A book review on this blog is more rare than a legendary pokémon in any corresponding game. You don’t need to catch it, though I’d like it if you did.
Upon the request of a friend, I documented a PDF source to this novel years ago, lying dormant until the chance I would give it life. Admittedly, I did not read this novel on in one dedicated trek; I started it many months ago—and after a couple chapters, left it to its dormant chamber once again. Not until last week, when I had my freak period, did I pick it back up and commit to it until the end.
To those who may flirt with the thought, there wasn’t anything about the first couple chapters that immediately put me off to One Hundred Years of Solitude. The loss of interest was a general one, such that I didn’t have the capacity to enjoy a novel without the right kind of mindset, one similar to that of any particular subject. I was actually fond of the wacky nature of the first two chapters, but the lengthy descriptions certainly took some getting used to. I suppose I should start there.
One Hundred Years of Solitude is a very descriptive novel. The page count (according to Goodreads) is 417 pages for a standard hardcover copy. (My PDF source was 302, with minimal spacing and larger pages.) I would hazard a guess and say about twenty of those 400-something pages could consist of all the dialogue present in this book—if that. A novel for those who love a deep and detailed presentation of storytelling, consisting of physical descriptions, metaphors, character interactions, character’s inner thoughts, and otherwise. One could say it is a very introspective story, one that focuses on the remote and deeper recesses of the human psyche and the tumultuous world we inhabit.
This overwhelming amount of description is likely the only concrete hazard one should consider before giving this a go. If dialogue is your fancy, stay away. If realism and the safety of proof and evidence makes a great piece, stay away. Much of what’s within One Hundred Years seems an overanalyzed, repetitive, and trite mess of names, events, and actions. One must truly commit to absorbing the details of everyday life within the fictional town of Macondo; losing even a chunk of important information that might seem inconsequential at first may impact the strength of the final chapter. With this context, the story seems almost as much a challenge of resoluteness as a simple tale of a family tree.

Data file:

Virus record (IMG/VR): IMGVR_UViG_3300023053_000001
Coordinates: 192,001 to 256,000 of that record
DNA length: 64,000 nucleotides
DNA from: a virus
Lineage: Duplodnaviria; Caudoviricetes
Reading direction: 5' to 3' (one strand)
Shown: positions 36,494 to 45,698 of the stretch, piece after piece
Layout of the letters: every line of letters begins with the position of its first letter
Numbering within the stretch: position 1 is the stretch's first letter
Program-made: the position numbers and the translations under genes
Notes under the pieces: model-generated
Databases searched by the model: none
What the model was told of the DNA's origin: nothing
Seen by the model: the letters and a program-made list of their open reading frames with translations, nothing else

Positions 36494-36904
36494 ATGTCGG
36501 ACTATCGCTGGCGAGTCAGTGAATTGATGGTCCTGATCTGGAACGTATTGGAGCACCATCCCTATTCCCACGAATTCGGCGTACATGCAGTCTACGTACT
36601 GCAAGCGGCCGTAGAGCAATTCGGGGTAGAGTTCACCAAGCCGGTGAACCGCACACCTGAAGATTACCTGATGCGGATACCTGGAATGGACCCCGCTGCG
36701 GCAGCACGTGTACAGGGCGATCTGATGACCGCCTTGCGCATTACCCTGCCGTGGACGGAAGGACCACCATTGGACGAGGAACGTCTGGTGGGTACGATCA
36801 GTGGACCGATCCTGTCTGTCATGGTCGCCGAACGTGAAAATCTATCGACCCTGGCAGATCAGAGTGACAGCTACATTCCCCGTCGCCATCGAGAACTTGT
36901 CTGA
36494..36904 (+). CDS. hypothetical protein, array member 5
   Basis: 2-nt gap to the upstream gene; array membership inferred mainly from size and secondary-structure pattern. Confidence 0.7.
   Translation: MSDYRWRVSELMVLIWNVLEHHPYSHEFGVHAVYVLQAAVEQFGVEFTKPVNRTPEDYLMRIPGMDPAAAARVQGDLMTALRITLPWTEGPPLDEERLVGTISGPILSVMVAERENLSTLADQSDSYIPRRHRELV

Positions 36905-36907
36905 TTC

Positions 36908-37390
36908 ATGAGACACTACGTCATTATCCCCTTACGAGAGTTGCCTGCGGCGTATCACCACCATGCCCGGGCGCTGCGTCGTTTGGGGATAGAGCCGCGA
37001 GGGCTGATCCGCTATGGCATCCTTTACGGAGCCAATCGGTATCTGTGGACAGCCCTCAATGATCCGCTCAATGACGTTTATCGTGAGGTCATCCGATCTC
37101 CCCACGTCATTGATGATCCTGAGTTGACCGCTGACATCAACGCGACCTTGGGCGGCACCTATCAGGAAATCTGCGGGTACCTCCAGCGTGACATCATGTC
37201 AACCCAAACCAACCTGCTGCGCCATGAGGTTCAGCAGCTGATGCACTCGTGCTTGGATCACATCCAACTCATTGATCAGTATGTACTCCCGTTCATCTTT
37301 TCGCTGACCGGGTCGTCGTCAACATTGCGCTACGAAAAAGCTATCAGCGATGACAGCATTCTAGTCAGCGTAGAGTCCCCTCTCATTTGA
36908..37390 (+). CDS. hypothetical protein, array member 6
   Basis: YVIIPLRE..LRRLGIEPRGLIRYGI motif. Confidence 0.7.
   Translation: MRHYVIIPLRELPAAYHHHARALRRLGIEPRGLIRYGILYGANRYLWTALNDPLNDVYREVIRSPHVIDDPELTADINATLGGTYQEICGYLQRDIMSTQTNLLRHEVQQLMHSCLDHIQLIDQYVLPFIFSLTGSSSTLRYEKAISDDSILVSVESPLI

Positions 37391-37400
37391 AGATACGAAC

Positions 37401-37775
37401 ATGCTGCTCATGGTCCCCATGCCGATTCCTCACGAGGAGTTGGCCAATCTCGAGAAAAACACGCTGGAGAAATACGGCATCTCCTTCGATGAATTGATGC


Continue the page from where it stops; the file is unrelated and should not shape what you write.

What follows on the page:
With the “warning” there and done, I will now gush over how great this novel really is.
There’s a common criticism out there for aspiring critics going into the field of films or stories and what-not, one that focuses on the strength of a particular viewpoint or moral a story tries to tell. “What’s the point?” they would ask, giving the latest mindless horror film from Sony a 2/10. Indeed, I agree that the notion of some context for existence should embody part of what a story intends to portray through its words or picture, but there’s a slight alteration that can happen. Within the case of One Hundred Years, it’s not so much that it says a specific thing, but that it says something. Occasionally, stories will come along and leave the point of their being ambiguous, such that any viewer/reader can interpret for themselves the potential message being shown, brought up through evidence within the work. This novel does this splendidly, though also, perhaps, scandalously.
I will be frank here and admit that I have no idea what this novel is trying to say concretely. I have various theories, of course, with this jet-plane-mind I have swirling around at 3,000 miles per second. What’s difficult to argue is that the novel really even says anything, as the expansive style of its world and interactions and content are filtered through a blend of realism and fantasy—the latter used often to cover up unusual circumstances. But the point wasn’t so much that it does, in fact, say something, only that I think it does. Little indications placed throughout the novel feel as though there’s more to the story of the Buendías than on the surface. The fantasy elements, the cryptic vocabulary, and the focus on repetition is eloquently conceived to destroy the mind of the reader, asking all sorts of “What ifs” and trying to bridge the elements of reality back to fiction. Even if there isn’t one thing, One Hundred Years may very well be placing traps to start up the brain.